• Finance company exemption – Broadly, a CFC’s NTFPs derived from U.K. significant people functions (SPFs), U.K. capital investment, U.K. finance leases, and specified arrangements in lieu of dividends give rise to a CFC charge.

However, the current group finance company exemption (by election) provides a full or partial exemption for NTFPs arising in respect of “qualifying loan relationships.”

The proposed amendment will result in NTFPs that have U.K. SPFs no longer qualifying for this exemption.

Groups with existing FinCo structures will need to revisit the SPFs for each loan balance that exists on January 1, 2019. The SPFs could be a combination of ongoing activities associated with the management of the loan and activities and decision making that took place at the inception of the loan or at any time the terms of the loan were previously amended.

The above changes took effect from January 1, 2019, via Finance Bill 2018-19 (published on November 7, 2018), which is currently being enacted into law.

Americas region

Under U.S. tax law, a CFC is defined as a foreign corporation from the viewpoint of the United States for which more than 50 percent of its authorized and outstanding shares, measured by total voting power or value, is owned by U.S. shareholders. U.S. persons meeting the 10 percent ownership threshold in corporations that are classified as CFCs must recognize a pro-rata share of the CFC’s subpart F Income in their annual taxable income on a current basis. The U.S. tax law enacted in December 2017, commonly referred to as the Tax Cuts and Jobs Act (TCJA), broadened the definition of a CFC, by expanding applicable attribution rules and including owners of nonvoting stock (prior law defined ownership with reference to voting power only). The TCIA also introduced the global intangible low-taxed income (GILTI) rules, which provide for current taxation at a reduced effective rate of certain foreign income that is neither specifically exempted nor otherwise subject to current taxation under existing CFC principles.

In Latin America, before the publication of BEPS in 2013, Brazil and Mexico already had CFC rules addressing base erosion. These rules are aligned with some of the recommendations on BEPS Action 3. At the end of 2016, Colombia introduced a law with CFC rules that were influenced by the BEPS recommendations.

ASPAC region

Only certain ASPAC countries have CFC rules. These are Australia, China, Indonesia, Japan, Korea, New Zealand, and Taiwan. India, Hong Kong, Singapore, Malaysia, Philippines, Thailand, and Vietnam, by contrast, all have no CFC rules. Japan and Indonesia have further tightened their CFC rules since the BEPS final reports were issued in October 2015. China’s proposed update to CFC rules (set out in September 2015) has since been stalled, though there has been a steady increase in reported enforcement cases.


[1] The ATAD lays down common minimum rules in the following areas:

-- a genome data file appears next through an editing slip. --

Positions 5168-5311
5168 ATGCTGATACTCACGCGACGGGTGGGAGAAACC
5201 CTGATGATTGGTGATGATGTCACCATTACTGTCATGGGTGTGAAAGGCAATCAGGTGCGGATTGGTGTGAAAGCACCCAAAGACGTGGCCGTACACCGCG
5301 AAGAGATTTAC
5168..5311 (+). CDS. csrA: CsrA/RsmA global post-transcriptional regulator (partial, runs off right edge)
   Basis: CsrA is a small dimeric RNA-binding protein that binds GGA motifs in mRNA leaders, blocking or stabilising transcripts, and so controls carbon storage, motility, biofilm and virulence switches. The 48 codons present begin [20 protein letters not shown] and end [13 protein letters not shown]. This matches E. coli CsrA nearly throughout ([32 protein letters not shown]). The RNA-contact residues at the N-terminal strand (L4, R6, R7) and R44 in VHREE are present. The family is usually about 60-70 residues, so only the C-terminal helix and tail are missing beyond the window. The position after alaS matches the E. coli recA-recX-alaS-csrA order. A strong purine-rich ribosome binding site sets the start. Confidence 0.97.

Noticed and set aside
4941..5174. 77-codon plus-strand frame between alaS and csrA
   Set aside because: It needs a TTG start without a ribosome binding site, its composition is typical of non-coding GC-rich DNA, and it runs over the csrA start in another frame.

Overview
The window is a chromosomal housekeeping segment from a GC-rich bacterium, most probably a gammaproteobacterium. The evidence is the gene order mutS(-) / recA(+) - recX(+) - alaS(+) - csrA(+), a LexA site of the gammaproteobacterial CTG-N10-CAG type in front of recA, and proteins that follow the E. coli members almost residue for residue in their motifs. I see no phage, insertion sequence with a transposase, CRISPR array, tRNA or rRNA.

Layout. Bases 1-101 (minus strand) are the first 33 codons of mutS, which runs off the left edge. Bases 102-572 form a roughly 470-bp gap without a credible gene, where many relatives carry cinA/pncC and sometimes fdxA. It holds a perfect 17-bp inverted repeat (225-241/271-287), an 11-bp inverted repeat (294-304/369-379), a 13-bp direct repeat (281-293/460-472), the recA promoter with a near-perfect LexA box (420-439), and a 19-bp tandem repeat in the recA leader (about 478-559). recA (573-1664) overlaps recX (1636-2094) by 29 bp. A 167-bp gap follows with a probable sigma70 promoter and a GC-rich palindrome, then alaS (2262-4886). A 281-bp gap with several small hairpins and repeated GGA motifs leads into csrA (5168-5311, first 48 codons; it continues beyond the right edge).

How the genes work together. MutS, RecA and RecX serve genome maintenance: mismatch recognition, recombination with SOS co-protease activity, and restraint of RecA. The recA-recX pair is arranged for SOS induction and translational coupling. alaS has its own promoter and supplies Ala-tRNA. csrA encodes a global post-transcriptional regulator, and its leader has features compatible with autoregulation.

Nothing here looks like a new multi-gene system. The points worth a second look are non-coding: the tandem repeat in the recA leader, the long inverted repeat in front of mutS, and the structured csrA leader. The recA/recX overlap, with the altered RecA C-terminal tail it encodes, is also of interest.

• Interest limitation: The interest limitation rules take the form of an earnings stripping rule, whereby in principle no deduction would be given for interest exceeding 30 percent of EBITDA. The rules have been substantially amended to allow for flexibility and exemptions upon transposition, and include de minimis thresholds, escape clauses and a grandfathering provision. Member States that have existing national targeted rules (e.g., thin capitalization rules) that are equally effective to the proposed interest limitation rule will have until January 1, 2024, to implement this provision and phase out their domestic rules, unless an agreement is reached on interest limitation rules at OECD level prior to this date.
  • Exit taxation: The exit tax rules apply to certain cross-border transfers of assets or residence within the EU or to non-EU countries. The rules broadly reflect EU case law, including a payment deferral mechanism for transfers within the EU/EEA. Member States may defer the implementation of this provision to December 31, 2019 (instead of 2018 for the other provisions).
  • GAAR: The rule, which is intended to reflect EU case law, will require Member States to ignore arrangements that do not comply with the standard, and contains both a motive and substance test.
  • Controlled foreign companies: CFC's income will become taxable in the 'home' jurisdiction if certain thresholds are met, especially as regards ownership (50 percent) and level of tax payable compared to what would have been due in the 'home' Member State (de facto effective tax rate of less than 50 percent of the home jurisdiction). A carve-out clause applies for CFCs that satisfy a substance test, which Member States may choose not to apply in the case of non-EU CFCs.
  • Hybrid mismatches: the ATAD 1 covers only intra-EU situations involving hybrid entities and hybrid instruments. Hybrid permanent establishment mismatches and mismatches with third countries are addressed in ATAD 2. To the extent a hybrid mismatch results in a double deduction, a deduction shall only be provided in the source state of the payment. If a hybrid mismatch results in a deduction without inclusion, the deduction shall be denied.

[2] Tax and Duty Manual. Part 35b-01-01 on Controlled Foreign Company Rules.